7.30 am. Get up. Mooch about the garden and valley. Have breakfast.
8.30 am. – 6 pm. Work, interrupted by more mooching in the garden, picking fruit and veg, cooking lunch and dinner and possibly a tray of biscuits.
7 pm. Explain firmly to the wombat that there is plenty of grass and she doesn’t need carrots.
7.01 Have dinner.
7.05 Explain the carrot situation again to the wombat.
7.25 Speak very firmly to the wombat.
7.28 Speak very firmly indeed.
7.29 Begin to answer email and letters from kids and teachers. (NB: I have only about two hours a day spare for this, so please…and mail may be eaten by the silverfish before I get to it. I have only two tired hands and an often tired brain.)
9.30 Finish with the mail. Convince the wombat once again that there will be no carrots. Go to bed.
10.31 Give in. Feed wombat carrots. Go to sleep.
WHERE DO YOU GET YOUR IDEAS?
There is a small shop in a dusty mall that says it sells sports shoes, but they never have any in your size. But if you go there every second Friday and whisper “Jackie sent me” they’ll sell you two kilos of inspiration.
But the price will be high. Because the more you are given, the more you need to give, and if you have a heart, compassion and humanity, the more you will want to give for the future of our kids.
The true price is not always money.
WHAT IS THE HARDEST PART OF WHAT YOU DO?
Trying to keep up with letters, emails, requests to talk. I am only one person! It is so very hard to say “no”, and sometimes, even harder to find the time to say “no” to all the enquiries. My heart wants to say “yes” to every one, but it’s also a “dicky ticker” and there is a physical limit on how much I can do. Unless of course someone can lend me a time and space machine. Please?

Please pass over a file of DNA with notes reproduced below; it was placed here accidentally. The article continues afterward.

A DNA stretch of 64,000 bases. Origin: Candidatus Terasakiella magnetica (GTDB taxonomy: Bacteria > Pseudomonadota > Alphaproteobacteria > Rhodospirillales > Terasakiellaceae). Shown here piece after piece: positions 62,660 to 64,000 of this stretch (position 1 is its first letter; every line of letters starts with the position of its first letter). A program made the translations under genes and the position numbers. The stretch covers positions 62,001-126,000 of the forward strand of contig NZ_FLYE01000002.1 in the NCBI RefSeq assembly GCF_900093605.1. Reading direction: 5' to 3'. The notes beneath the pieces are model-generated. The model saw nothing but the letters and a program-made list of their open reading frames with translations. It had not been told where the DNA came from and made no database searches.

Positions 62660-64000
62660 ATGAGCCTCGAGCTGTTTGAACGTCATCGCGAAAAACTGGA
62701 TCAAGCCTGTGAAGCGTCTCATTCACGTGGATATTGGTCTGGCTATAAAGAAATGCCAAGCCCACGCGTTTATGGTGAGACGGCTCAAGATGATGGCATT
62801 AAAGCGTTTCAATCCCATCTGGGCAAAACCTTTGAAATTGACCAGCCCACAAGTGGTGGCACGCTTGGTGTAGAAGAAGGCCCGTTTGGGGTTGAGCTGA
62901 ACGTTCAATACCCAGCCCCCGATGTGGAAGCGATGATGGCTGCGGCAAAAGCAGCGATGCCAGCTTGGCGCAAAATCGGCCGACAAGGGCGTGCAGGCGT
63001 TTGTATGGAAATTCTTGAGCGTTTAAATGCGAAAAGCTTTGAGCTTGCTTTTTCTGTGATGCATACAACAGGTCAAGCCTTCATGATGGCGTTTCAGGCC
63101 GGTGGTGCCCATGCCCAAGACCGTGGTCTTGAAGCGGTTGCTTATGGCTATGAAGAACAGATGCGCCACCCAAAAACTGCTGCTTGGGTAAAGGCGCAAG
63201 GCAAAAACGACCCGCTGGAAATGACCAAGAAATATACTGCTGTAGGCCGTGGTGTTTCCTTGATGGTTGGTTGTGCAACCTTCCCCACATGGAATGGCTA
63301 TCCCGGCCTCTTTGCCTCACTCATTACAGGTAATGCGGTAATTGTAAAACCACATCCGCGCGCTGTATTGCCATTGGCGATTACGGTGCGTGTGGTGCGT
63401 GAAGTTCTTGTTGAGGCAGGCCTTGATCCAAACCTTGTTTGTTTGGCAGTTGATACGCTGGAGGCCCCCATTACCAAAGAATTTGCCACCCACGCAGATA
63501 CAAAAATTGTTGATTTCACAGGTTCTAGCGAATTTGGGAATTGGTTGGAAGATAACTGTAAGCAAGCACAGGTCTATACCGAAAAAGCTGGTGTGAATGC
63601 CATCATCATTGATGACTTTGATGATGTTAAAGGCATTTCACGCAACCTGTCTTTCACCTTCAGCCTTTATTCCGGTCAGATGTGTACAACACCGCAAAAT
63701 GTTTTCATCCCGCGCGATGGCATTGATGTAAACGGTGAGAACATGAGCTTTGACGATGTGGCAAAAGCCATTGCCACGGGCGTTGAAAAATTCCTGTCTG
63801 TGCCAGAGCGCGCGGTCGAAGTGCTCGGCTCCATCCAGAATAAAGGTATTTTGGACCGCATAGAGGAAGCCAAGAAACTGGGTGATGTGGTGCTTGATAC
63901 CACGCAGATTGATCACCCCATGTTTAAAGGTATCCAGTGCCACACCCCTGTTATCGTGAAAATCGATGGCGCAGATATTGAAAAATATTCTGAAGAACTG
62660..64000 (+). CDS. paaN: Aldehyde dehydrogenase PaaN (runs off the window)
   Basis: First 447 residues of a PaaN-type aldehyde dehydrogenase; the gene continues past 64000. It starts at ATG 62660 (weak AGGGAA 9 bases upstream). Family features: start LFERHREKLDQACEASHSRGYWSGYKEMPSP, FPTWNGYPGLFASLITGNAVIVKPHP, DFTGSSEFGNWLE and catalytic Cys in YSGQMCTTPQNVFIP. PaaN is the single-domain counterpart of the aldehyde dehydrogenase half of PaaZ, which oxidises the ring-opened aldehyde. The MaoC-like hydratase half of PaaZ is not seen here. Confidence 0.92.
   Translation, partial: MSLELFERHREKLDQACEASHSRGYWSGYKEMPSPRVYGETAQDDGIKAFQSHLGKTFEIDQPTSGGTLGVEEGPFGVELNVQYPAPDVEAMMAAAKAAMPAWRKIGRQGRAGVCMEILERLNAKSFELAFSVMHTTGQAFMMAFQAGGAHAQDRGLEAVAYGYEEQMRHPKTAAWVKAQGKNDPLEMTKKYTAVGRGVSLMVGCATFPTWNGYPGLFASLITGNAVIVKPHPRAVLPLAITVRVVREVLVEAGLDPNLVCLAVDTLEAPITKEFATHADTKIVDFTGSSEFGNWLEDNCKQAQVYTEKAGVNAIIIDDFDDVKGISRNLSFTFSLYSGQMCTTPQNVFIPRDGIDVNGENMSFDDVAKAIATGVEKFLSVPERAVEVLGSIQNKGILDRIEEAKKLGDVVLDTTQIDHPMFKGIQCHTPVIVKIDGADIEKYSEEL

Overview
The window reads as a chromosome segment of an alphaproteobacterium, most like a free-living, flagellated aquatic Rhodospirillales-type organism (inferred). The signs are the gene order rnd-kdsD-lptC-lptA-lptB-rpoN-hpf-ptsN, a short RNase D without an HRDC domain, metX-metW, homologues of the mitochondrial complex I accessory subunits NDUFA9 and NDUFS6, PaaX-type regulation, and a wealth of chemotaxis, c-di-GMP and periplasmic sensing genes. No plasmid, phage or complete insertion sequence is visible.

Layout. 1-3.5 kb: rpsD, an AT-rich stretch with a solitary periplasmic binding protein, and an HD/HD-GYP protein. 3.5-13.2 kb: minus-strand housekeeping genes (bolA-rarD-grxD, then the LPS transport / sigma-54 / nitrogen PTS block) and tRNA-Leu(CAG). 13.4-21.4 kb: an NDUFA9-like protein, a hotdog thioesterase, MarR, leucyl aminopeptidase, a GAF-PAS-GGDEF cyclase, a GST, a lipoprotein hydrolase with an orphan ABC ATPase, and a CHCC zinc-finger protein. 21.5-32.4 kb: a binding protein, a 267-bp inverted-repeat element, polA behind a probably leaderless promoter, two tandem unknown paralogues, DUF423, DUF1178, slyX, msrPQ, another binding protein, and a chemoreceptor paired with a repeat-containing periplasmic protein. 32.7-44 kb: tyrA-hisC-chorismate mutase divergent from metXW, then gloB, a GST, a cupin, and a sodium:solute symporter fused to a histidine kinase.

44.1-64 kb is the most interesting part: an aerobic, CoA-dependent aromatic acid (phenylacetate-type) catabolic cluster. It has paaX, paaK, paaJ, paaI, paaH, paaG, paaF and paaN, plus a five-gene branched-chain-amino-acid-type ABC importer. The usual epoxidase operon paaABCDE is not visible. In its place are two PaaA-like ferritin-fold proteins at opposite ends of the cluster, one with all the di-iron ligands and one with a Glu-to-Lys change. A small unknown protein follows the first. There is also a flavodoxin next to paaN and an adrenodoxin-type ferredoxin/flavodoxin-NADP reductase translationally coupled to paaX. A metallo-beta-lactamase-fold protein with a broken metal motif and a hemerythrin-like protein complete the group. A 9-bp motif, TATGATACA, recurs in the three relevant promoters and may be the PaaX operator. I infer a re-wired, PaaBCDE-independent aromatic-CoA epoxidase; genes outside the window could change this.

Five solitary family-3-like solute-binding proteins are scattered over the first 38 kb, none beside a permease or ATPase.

WHAT DO YOU WISH YOU HAD KNOWN WHEN YOU STARTED?
You write for the audience, never for yourself.
WHAT IS YOUR ARTISTIC OR PROFESSIONAL VISION?
When I was 16 I thought we’d change the world. At 61 I know we have.
A book can change a child’s life. A book can change the world.
If you want intelligent children, give them books.
If you want more intelligent children, give them more books.
Books create new neurons in a child’s brain.
Reading difficulties do not exist, only teaching challenges.
Humans thrive on challenge. Our ancestors survived ice ages. But we are not good at being bored.
Forget “failure is not an option”. Failure is option 1 to 1001.
Give kids the stories that they need and watch them stride into an extraordinary future. And they will not be bored.
WHO ARE YOUR FAVORITE FEMALE AUTHORS?
Margaret Atwood, Ursula Le Guin, Jo Walton, Anne George, Mary Grant Bruce, Connie Willis, Kerry Greenwood.
WHICH FEMALE AUTHOR WOULD YOU LIKE TO SEE INTERVIEWED ON WORDMOTHERS NEXT?
Kerry Greenwood…partly because unlike some of the authors above, she is still alive. But writers never truly die while their words and love live on the page.
Thank you, Jackie French!
— Nicole Melanson
NB: This is interview 4 of 4 in a special feature celebrating Picture Book Month. Read back for recent interviews with Susan Whelan, Sandy Fussell, and Debra Tidball!